For VOA Learning English, this is the Technology Report.
We can express thoughts and feelings and send sounds and pictures on our smartphones today. We also communicate using programs like Skype and Face Time. We cannot send tastes, smells or touch, of course. But scientists in Britain are trying to develop a way for smartphones to do just that.
Adrian David Cheok is a professor at City University in London. He wants people to experience communication using all of their senses. To give users a sense of taste, researchers designed two electrodes that are placed on the tongue. A chemical process creates different tastes through molecules on the surface of the tongue. This chemical process sends electrical signals that convince the brain that a person is tasting something. They have already created sour, salty, sweet and bitter tastes.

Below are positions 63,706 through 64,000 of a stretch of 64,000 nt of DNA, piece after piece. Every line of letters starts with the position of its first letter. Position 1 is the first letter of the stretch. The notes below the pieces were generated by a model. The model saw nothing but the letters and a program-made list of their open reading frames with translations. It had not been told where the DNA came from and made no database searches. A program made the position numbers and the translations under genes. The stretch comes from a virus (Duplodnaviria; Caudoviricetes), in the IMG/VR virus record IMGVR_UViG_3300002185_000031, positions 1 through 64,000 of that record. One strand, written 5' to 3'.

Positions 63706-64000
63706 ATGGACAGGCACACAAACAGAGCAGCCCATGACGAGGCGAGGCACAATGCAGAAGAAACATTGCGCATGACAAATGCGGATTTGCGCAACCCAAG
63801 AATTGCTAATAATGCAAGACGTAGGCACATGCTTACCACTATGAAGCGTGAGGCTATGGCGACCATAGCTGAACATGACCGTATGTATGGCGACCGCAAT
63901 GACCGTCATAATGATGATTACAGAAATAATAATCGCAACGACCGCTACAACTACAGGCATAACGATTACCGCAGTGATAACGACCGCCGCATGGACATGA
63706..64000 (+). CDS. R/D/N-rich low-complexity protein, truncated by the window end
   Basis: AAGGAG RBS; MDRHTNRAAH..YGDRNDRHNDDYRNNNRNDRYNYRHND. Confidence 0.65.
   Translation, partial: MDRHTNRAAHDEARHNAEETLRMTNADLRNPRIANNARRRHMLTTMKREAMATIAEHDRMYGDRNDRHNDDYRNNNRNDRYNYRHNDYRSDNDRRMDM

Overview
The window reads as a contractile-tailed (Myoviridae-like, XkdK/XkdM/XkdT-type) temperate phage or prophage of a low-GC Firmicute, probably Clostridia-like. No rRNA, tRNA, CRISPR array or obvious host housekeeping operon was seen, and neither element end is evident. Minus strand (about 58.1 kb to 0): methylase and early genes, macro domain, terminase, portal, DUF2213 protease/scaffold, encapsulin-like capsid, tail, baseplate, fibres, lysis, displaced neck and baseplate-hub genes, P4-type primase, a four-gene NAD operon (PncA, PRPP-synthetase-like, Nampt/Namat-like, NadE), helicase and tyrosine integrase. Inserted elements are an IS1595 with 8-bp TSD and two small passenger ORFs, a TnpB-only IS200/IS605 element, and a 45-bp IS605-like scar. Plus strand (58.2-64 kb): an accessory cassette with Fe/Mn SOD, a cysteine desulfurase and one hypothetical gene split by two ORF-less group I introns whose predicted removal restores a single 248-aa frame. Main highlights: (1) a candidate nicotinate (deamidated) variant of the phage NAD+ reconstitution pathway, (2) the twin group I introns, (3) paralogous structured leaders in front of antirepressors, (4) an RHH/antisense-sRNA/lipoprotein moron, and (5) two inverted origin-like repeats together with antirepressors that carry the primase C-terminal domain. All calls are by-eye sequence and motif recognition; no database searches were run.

A device called Scentee attaches to a smartphone and can spray tiny clouds of smells, including flowers, fruits and coffee. A person can turn the device on by speaking. It is a ring-like device that provides the sense of touch. It is connected wirelessly to the smartphone.
The device sends a soft, electrical squeeze when a person on the other end of a telephone conversation does the same. Professor Cheok says this permits a kind of wireless touch communication. He says you can squeeze your finger in one place, and the other person gets a squeeze on their finger through the Internet. He says this technology may change the future of long-distance communication.
For VOA Learning English, I'm Carolyn Presutti.